Aug 17, 2018
A huge part of living a sustainable lifestyle is reusing different items. This means not just throwing things away after one use. Buying used items can also make a huge difference.
Japan is so beautiful and we should do everything we can to keep it that way!
While my home country, the United States, might be a failure at many different environmental movements, I grew up buying used things. I never experienced any kind of negative reaction from the people around me when I talked about going to thrift shops. As a child I knew it saved money, little did I know that it helps the planet, too. I don't just buy from thrift shops, but I give them my old clothes as well. I just cant ever bring myself to completely throw something away.
Man did I get a wake up call in Japan. The first time I came to Japan I was sixteen and I lived with a host family. Being the stingy penny pincher I am, I wanted to check out a thrift shop here. When I asked my host mother to take me to one, she looked at me with the strangest face. She didn't understand why I wanted to go. And I didn't understand why she thought it was strange.
Fast forward to my longer study abroad in university, I made some Western friends who had the same thoughts about thrift stores, they were a great way to save money. We would often go shopping at thrift stores together. Japanese thrift stores tend to have nicer items than thrift stores in the West; needless to say we loved it.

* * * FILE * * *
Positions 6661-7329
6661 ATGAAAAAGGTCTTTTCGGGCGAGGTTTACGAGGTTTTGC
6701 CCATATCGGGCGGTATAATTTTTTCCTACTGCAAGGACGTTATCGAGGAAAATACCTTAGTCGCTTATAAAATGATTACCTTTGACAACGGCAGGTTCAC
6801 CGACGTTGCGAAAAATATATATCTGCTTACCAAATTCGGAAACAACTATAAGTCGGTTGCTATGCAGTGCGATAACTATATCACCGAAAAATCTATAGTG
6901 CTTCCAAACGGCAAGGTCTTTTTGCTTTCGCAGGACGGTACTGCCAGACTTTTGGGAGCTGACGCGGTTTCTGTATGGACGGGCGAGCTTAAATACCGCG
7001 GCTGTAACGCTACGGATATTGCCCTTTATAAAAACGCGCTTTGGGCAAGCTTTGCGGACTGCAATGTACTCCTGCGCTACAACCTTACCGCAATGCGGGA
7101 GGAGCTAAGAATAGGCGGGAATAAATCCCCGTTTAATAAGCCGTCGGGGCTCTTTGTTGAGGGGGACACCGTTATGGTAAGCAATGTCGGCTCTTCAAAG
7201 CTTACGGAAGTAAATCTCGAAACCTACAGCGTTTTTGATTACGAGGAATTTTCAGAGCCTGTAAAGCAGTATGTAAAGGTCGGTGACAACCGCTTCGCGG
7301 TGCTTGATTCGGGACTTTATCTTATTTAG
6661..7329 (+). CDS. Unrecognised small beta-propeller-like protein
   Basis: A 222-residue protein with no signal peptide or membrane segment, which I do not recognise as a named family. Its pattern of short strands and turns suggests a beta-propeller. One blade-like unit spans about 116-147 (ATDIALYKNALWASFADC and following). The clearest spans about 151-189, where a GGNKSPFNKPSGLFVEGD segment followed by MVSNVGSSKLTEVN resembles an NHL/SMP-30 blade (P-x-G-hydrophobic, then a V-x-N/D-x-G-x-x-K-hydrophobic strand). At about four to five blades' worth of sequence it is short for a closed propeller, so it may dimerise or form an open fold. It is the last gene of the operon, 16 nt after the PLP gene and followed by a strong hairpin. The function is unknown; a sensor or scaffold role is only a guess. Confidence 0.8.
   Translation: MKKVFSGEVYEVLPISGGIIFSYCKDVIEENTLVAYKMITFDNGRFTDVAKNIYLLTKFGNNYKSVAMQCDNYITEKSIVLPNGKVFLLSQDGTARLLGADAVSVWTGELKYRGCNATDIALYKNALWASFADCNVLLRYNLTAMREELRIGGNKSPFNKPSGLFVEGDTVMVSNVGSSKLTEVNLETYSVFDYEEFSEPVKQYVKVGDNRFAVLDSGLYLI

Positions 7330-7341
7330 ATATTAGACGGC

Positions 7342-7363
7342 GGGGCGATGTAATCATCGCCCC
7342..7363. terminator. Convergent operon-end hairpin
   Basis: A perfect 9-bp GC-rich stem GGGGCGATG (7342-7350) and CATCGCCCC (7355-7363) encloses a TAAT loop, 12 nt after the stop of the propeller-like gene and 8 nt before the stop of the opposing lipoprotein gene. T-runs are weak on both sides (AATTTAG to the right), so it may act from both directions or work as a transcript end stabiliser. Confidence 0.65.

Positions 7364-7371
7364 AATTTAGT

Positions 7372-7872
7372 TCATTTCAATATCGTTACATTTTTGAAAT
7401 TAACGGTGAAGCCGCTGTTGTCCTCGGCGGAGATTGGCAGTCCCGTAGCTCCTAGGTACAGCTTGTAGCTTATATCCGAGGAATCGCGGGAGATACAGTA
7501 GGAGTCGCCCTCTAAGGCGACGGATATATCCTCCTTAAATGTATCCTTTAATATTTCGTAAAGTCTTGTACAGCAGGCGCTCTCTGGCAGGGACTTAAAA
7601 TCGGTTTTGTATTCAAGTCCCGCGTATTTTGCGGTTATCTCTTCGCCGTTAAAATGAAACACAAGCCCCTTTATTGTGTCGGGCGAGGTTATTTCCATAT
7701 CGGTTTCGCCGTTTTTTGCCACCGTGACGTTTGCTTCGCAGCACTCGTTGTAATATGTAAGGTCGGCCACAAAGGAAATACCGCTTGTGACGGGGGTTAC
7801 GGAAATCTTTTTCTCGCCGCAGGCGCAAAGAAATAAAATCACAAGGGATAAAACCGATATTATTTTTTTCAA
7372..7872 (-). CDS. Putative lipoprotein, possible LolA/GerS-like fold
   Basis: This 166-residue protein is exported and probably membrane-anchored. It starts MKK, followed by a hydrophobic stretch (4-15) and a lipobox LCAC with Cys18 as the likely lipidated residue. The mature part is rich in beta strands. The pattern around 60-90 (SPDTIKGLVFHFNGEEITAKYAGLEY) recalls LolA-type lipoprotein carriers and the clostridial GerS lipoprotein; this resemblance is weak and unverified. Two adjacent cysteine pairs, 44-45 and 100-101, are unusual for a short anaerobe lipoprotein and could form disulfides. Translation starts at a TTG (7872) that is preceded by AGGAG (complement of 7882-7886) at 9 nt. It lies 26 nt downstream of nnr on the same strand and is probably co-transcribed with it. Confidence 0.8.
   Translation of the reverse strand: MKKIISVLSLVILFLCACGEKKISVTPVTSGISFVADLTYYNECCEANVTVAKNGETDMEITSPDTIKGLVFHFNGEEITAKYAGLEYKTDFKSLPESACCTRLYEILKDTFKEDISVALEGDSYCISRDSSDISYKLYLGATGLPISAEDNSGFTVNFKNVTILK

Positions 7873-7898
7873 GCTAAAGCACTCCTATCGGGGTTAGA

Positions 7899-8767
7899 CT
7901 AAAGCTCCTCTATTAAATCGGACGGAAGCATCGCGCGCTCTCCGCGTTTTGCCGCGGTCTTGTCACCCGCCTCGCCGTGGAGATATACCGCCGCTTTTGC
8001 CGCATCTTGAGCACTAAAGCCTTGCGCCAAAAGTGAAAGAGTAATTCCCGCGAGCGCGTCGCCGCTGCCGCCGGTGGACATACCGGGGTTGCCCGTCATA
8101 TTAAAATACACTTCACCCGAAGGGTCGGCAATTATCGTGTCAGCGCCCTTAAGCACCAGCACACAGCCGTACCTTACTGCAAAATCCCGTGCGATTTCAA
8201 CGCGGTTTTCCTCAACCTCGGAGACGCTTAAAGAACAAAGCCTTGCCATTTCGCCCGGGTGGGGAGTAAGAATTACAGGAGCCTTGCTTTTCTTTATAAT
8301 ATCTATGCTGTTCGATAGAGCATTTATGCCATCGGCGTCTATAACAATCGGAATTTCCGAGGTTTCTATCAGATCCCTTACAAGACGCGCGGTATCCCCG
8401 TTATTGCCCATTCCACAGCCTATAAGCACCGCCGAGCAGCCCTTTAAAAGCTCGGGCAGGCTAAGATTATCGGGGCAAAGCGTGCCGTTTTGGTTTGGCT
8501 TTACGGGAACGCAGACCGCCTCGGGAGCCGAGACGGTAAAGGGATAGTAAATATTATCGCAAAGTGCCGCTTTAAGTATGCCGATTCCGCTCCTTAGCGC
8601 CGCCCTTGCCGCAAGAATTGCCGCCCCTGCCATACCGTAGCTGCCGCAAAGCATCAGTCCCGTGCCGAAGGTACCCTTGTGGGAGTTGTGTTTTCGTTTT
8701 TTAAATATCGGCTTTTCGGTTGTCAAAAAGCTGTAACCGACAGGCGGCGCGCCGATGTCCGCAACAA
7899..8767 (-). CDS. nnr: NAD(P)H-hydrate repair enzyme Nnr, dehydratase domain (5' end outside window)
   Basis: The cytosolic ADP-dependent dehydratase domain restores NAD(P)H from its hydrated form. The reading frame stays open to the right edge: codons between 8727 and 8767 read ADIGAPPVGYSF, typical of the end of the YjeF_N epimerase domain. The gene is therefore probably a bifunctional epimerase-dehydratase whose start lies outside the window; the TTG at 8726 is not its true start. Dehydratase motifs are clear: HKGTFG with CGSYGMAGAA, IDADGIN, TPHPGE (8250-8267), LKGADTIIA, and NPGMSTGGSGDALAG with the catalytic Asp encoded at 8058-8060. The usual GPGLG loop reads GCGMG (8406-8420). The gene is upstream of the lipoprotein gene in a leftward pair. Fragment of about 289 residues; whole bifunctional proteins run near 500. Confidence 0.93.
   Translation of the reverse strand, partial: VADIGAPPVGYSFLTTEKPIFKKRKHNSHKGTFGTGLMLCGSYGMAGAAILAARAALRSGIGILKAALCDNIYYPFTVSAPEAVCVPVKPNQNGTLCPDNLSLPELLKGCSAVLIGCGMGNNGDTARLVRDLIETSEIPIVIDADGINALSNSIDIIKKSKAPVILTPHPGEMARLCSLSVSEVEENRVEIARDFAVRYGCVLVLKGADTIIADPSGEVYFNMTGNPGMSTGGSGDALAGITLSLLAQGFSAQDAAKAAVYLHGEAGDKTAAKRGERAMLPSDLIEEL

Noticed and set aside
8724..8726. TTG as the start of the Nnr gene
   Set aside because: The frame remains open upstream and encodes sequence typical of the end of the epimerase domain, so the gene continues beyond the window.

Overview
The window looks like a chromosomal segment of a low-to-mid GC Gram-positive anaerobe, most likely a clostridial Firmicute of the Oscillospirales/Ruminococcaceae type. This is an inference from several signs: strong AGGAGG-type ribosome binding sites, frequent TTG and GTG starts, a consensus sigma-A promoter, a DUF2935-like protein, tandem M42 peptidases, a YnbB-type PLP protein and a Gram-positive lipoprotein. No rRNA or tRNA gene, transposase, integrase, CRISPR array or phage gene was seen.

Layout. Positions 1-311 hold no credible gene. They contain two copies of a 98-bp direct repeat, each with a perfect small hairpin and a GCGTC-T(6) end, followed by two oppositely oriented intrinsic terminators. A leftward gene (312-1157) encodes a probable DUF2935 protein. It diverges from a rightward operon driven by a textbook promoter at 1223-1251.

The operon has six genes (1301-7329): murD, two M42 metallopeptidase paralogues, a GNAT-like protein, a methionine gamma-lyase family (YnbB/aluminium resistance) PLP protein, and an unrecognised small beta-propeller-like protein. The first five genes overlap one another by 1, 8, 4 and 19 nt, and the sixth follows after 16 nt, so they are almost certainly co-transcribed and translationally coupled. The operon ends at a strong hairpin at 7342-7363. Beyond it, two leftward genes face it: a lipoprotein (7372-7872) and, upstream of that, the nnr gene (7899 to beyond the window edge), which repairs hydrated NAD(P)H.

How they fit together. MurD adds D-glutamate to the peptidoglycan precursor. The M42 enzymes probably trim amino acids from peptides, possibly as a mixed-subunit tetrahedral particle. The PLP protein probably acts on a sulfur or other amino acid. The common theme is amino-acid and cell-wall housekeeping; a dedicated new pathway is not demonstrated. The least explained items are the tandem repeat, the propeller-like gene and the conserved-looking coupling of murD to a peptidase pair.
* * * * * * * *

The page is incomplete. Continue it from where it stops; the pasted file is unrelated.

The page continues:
Both shirt and shorts were from a thrift store in Japan. Together I only spent 900 yen!
I bought my winter coat from a thrift store as well! Only 700 yen!!
Then we thought it would be a great idea to invite our Japanese friends to go with us... The look on their faces was enough to know that they were not interested. Even my most economical Japanese friend has no interest in going to recycle shops.
It took me a while to figure out why more Japanese people do not go. In Japanese culture, it is not good to buy someone else's old and used things. They prefer new items. This makes sense from a business perspective because Japanese consumers are known to be willing to pay more for what they perceive as quality. Although, this is not so great for the environment. It means more items are just flowing into landfills.
It is not all bad though. The perception of thrift stores in Japan is slowly changing. Vintage fashion helps play a roll in the changing perception of buying used items. I even got my boyfriend to go to thrift stores with me. He was skeptical at first, but once he got to the store, it was much different than he imagined. This is likely the case for many Japanese people. His parents even give us their old clothes to sell at the thrift store now; before they just threw them out.
Japan has a ways to go, but they are slowly getting there!
Some thrift stores that I recommend are:
- 2nd Street--they are a chain thrift store filled with items from furniture to clothes. This is the one I frequent the most. They have many locations in Aichi and Gifu prefecture.
- Hard Off--Again they are a chain. They have a series of stores. I have personally only been to this store twice because they are not very close to my house, but they have very nice items.
Teacher, Traveler, Dancer -
Currently living in Gifu -
I love Japan, dance, cats, food, and fashion!
Nice thrifting finds! I also love buying second hand, and my husband doesn't really get it, except when I bring home H.Naoto sweaters from Book-Off that I got for 800 yen. Isn't it weird that the quality of the second hand good is so high generally here, yet people tend to be so uninterested in buying used? I agree that this is changing, partially due to vintage fashion like you mentioned but partially also to a declining economy. When you have to be more economical, used doesn't look quite so bad.
@JTsuzuki Right! The quality kills me! I luckily finally got my boyfriend into it a little!!